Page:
Arkansas Gazette, August 15, 1982

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Latest ranks among Costello's greatest

Jim Hathaway

Elvis Costello and the Attractions
Imperial Bedroom
4½ stars (out of 5) reviews4½ stars (out of 5) reviews4½ stars (out of 5) reviews4½ stars (out of 5) reviews4½ stars (out of 5) reviews

As best as can be ascertained, there is no truth to the rumor that Imperial Bedroom prompted the recent intrusion on Queen Elizabeth II's sleeping quarters.

But such wonderfully British behavior would fit right in with the portraits of love-twisted souls Elvis Costello draws with care and passion on his latest album. Alternately joyous and desperate, Costello's characters make up the facets of a glorious royal jewel, skillfully polished by the dark prince of contemporary songwriters.

Imperial Bedroom is easily as good as 1980's Get Happy, the last really great Costello album. And in some ways the new album is very similar to Get Happy, holding fast to one concept and maintaining a constant tone throughout. But where Get Happy seethed and writhed with hot American rhythm, Imperial Bedroom flows and swirls with British aplomb.

This album is so smooth it can easily slide right by on first listening, and it isn't until one starts to concentrate on the combination of melody and lyrics that its depth becomes apparent. Every song is about some aspect of love: A spatting couple in "Tears Before Bedtime"; a lonesome wife realizing her husband is cheating in "The Long Honeymoon"; a pubescent girl chasing an older man in "You Little Fool"; an awkward lover finding his tongue in "Human Hands." The songs are distinct and can stand alone, but they also meld together, each melody harmonious with the others, each theme dovetailing with the next in a crazy-quilt fashion.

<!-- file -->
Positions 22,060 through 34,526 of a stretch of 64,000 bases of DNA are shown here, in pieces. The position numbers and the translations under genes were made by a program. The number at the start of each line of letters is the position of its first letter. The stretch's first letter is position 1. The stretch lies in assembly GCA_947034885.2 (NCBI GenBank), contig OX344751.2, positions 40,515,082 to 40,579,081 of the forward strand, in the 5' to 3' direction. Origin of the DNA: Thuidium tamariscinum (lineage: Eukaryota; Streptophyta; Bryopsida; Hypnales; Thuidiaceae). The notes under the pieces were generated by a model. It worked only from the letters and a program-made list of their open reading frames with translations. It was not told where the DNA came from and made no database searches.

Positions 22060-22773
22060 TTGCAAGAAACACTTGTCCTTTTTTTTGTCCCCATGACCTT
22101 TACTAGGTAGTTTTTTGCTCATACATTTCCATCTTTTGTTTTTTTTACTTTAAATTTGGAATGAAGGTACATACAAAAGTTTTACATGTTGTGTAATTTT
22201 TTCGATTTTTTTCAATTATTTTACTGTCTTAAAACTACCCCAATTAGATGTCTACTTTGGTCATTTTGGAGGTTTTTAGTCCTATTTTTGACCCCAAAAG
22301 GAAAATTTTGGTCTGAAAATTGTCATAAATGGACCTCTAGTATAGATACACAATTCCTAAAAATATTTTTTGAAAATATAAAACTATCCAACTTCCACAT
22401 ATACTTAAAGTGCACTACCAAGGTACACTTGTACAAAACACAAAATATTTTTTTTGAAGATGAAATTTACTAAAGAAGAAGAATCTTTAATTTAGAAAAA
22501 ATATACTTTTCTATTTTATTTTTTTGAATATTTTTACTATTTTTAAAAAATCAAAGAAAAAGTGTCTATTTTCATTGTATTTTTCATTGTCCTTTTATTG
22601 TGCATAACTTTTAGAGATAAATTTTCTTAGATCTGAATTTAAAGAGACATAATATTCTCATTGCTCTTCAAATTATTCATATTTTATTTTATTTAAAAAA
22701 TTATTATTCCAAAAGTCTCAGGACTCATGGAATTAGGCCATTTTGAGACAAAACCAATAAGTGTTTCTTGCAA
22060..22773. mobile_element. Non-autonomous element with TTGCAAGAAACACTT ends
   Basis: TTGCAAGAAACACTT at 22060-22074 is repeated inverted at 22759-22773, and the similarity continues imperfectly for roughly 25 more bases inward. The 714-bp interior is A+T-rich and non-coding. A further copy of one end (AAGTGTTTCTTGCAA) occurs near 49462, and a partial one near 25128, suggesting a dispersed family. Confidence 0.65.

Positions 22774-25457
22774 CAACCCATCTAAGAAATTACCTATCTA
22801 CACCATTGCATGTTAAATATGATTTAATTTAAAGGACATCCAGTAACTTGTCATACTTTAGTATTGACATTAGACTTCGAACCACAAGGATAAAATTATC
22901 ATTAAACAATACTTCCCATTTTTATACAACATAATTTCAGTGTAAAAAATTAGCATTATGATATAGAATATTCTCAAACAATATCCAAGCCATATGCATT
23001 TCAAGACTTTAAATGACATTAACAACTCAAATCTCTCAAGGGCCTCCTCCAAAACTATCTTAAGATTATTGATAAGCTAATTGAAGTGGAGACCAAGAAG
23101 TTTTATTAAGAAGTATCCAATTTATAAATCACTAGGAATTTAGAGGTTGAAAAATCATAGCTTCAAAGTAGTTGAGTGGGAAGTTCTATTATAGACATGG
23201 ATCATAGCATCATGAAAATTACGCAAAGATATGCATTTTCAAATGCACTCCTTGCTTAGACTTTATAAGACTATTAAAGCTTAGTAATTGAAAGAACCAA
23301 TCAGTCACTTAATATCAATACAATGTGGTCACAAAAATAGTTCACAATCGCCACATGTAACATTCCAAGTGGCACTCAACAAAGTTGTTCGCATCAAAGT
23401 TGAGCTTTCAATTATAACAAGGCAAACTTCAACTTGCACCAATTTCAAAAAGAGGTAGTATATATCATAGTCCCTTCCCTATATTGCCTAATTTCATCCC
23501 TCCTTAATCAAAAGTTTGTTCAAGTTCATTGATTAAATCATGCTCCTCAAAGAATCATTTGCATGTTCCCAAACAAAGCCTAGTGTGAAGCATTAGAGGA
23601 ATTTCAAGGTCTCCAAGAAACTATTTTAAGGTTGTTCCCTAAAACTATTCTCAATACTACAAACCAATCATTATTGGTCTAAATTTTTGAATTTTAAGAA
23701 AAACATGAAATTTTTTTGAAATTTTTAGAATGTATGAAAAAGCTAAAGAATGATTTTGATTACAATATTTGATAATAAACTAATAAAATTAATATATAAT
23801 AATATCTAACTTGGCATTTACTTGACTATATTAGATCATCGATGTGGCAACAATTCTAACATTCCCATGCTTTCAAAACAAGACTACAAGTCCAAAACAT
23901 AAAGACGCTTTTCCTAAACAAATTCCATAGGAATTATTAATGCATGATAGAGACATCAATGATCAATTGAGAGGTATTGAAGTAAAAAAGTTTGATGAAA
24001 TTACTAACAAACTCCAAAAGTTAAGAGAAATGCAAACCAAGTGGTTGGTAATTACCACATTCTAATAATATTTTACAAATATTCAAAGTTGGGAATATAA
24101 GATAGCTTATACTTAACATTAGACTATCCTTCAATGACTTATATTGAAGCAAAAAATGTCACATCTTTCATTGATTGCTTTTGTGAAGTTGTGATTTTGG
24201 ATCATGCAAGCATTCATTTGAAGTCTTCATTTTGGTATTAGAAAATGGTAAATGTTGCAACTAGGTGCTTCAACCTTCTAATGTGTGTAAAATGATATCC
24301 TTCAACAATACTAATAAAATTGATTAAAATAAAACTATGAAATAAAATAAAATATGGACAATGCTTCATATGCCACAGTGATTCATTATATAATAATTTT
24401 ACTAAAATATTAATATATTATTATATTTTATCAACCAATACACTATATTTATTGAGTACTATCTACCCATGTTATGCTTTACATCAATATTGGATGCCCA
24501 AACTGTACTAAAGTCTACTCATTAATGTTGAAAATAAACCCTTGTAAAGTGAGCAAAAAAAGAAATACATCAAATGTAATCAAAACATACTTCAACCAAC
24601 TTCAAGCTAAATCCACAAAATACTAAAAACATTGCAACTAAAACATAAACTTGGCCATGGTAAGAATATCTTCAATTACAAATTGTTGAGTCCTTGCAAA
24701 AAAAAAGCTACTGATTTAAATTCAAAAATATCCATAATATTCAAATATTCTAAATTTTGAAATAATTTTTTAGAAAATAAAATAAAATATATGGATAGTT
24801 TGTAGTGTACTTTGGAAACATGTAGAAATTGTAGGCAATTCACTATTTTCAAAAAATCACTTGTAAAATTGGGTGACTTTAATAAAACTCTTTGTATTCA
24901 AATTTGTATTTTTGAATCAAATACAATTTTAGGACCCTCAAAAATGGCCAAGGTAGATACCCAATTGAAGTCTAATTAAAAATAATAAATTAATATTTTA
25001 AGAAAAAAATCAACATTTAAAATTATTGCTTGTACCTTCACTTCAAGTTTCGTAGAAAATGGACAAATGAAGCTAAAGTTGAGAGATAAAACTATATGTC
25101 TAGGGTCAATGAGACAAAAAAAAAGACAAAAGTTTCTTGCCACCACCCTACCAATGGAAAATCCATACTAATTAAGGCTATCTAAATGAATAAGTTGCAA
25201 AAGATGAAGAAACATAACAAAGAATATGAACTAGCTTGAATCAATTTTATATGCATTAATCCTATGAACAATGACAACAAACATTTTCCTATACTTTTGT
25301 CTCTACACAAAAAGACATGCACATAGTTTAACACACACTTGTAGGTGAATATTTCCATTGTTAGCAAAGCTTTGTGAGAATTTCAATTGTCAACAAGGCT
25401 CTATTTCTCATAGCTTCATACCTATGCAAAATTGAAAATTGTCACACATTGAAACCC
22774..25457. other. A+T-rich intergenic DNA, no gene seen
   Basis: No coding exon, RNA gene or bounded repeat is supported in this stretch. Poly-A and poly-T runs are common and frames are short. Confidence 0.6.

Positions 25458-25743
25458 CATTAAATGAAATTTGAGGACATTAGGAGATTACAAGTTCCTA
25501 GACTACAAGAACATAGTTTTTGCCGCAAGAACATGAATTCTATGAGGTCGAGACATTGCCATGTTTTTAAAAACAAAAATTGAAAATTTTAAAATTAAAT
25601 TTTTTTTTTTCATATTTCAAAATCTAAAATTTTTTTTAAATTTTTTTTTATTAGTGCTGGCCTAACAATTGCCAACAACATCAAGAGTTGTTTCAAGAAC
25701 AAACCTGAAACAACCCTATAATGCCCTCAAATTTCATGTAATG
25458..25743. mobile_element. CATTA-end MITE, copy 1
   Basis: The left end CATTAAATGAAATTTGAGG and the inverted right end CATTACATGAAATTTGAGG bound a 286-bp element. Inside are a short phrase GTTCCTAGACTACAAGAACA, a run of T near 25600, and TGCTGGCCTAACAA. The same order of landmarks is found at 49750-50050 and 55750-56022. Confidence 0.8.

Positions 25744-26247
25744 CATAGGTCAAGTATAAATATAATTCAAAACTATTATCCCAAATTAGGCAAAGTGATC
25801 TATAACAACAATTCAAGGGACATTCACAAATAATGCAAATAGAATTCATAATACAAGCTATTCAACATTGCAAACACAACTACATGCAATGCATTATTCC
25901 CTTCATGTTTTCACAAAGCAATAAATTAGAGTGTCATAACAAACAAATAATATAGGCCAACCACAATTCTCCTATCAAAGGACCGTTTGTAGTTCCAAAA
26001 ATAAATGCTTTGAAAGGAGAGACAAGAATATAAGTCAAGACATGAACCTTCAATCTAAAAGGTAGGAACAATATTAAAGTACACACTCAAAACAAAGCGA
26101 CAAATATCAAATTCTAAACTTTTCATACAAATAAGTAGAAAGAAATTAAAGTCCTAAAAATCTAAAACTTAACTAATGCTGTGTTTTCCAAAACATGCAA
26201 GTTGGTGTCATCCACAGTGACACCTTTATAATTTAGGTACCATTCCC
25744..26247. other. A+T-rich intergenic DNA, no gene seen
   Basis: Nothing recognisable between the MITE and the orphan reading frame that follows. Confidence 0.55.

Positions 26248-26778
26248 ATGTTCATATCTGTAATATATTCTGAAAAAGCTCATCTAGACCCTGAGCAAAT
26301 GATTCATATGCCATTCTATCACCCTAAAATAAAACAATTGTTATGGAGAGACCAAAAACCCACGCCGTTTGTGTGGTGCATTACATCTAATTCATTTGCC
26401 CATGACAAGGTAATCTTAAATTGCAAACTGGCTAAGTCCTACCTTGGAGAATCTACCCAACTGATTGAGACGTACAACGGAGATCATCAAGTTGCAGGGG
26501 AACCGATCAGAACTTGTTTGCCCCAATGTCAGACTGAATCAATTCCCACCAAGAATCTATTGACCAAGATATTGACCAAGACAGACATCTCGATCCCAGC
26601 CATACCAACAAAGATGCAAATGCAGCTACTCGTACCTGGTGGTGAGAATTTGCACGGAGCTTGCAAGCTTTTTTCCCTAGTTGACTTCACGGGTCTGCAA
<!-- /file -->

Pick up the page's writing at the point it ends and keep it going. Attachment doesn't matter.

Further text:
Take, for instance, the transition from the elderly man being deceived in "Pidgin English" to the young girl deluding herself in "You Little Fool." In the first: "There's a young girl with her old man who's too sick to mention, she'll be turning twenty-seven as she draws her widow's pension." In the second: "She surrounds his name with hearts and flowers, talks on the telephone for hours and hours, but with a bird in his hand and two on a string, the words of love have an imitation ring." A slight twist of the roles, but the problem remains.

Even the way Costello has printed his lyrics — a first for him — follows this idea of sliding from one song to the next. All of the lyrics are printed in one, long run-on sentence. No punctuation, not even any space to denote where one song starts and the other begins. But the relative difficulty of reading the lyrics does not diminish the fact that these are some of Costello's finest. That's saying a lot, since he's currently without peer as a lyricist.